Once you get the feel of it, the problem usually goes away pretty quickly.
I have been shooting for 50 years, qualified expert on .45 and M16 and I learned something today. I don’t think I have ever had this problem but then most of the guns I have shot are heavier frame.
I know a lot of people, including police officers who love their Glocks. They shoot well on the range but I just don’t care for them much. OTOH I love my Taurus 809 and a lot of people wouldn’t buy Taurus.
I have found that my G19 has so little felt recoil, especially with an after-market spring, that I get too relaxed while shooting it. The result is that I can get limp wrist jams. I have to force myself to grip it more firmly than is required for the recoil.
“I want a full sized pistol with the least potential malfunctions.”
My SA XD-45 does not malfunction. And it has 13 rd mags. Many ways better than a Glock, in my not so humble opinion. And it is smooth to shoot. Ammo preference for it is Fed Hydra-Shok 230 gr.
I don't think this would ever be a problem for me...but it is nice to know just in case of having to fire with an injured arm or from a bad position that might cause limp-wristing.
It is also nice to know since I have recommended Glocks to women friends.
Any modern design like the Sig, Beretta, Springfield XD, or Glock is far superior to the obsolete 1911 Jammamatic.
Modern designs have the feed ram integral to the barrel, and have coil spring extractors. The 1911 design must be modified to be accurate and feed reliably with hollowpoints.
You Springfield may have one or some of these mods. The Sig and Beretta have traditional DA/SA triggers. For the newer striker-fired pistols, the Springfield XD has a better trigger release than the Glock, IMHO
I really like these videos on this channel, BTW. Very informative.
I have a PMR 30 which has a rep for FTE and FTF. You do have to keep a really firm grip and get the gun out in front and push it a little when firing.
For over twenty years now, I’ve seen this happen during qualification with the Glock 17, and it usually happens when firing the required “Weak Hand” (left for me) strings. When shooters aren’t using their dominate hand, they frequently tend to grip the Glock loosely resulting in a malfunction.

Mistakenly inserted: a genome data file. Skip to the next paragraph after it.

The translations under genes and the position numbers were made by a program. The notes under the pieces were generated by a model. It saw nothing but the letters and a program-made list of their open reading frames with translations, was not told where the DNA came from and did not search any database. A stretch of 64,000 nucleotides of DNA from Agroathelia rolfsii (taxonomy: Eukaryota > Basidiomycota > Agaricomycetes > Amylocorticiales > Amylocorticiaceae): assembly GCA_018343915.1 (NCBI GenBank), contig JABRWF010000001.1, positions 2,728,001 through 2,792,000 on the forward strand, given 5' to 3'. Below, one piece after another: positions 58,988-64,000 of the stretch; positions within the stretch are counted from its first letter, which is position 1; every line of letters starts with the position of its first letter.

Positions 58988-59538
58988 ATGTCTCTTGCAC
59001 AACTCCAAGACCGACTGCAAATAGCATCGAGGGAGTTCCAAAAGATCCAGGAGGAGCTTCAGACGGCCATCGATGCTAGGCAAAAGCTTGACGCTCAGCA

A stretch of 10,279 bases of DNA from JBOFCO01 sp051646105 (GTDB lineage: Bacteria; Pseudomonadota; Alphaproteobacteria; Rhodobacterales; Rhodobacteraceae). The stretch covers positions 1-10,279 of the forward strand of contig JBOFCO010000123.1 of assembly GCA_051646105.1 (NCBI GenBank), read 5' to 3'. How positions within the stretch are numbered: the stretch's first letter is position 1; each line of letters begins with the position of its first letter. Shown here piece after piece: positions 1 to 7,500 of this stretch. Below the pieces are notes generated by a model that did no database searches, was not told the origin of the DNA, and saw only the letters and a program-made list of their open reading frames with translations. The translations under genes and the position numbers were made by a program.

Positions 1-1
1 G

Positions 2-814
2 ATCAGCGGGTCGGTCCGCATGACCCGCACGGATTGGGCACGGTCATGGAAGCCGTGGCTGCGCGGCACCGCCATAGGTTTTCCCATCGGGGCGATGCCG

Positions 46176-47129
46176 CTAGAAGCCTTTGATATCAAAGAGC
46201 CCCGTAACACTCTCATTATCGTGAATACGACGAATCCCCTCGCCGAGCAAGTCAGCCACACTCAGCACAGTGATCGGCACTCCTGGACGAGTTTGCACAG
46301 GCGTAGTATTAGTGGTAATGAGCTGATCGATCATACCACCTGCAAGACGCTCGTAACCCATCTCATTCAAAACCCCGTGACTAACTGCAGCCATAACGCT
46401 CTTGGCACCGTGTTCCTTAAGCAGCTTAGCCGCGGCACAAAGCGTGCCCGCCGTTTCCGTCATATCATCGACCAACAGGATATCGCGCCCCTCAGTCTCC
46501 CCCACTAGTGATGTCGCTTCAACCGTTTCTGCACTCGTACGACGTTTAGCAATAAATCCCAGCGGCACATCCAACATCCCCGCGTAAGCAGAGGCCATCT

This tendency to malfunction is one of the many reasons I dislike Glock pistols, but the main reason I dislike Glock pistols is their complete lack of a safety feature. In my opinion, carrying a Glock is the same as carrying a Model 1911 Colt with a round in the chamber, cocked, unlocked and the grip safety taped down. In this condition, both pistols will fire when 5+- pounds of pressure is applied to the trigger. No sane person would carry a 1911 in this condition, but no one seems to mind carrying a Glock in that condition. IMHO Glocks are an Accidental Discharge just waiting to happen.
I’m sure a book could be filled with the total number of accidental discharges that have occurred with Glocks in just the last twenty years. I know I could fill several pages with just the ADs I’ve witnessed or heard of in the last twenty years.
Most people would be better off shooting revolvers.
The second mistake was my decision to get my new wife familiar with my Walther PPK/S in .380 ACP that I acquired somewhere around 1970.
I figured it was safe (thumb safety, loaded cylinder indicator, decocker, double action, etc). 8 round magazine of popgun with not a lot of recoil.
I was wrong. She could not reliably rack the slide and when she did manage to do that, she ALWAYS limp-wristed it.
Wound up getting her a S&W K-frame revolver in .357, which I kept loaded with .38.
She sort of was able to work that, but never got over putting too much finger on the trigger.
Gave up on both projects (the wife and the handgun for the wife) in 2006.
The good news is that I still have both handguns.
The Pink Pistols are a gay gun rights organization in the United States and Canada.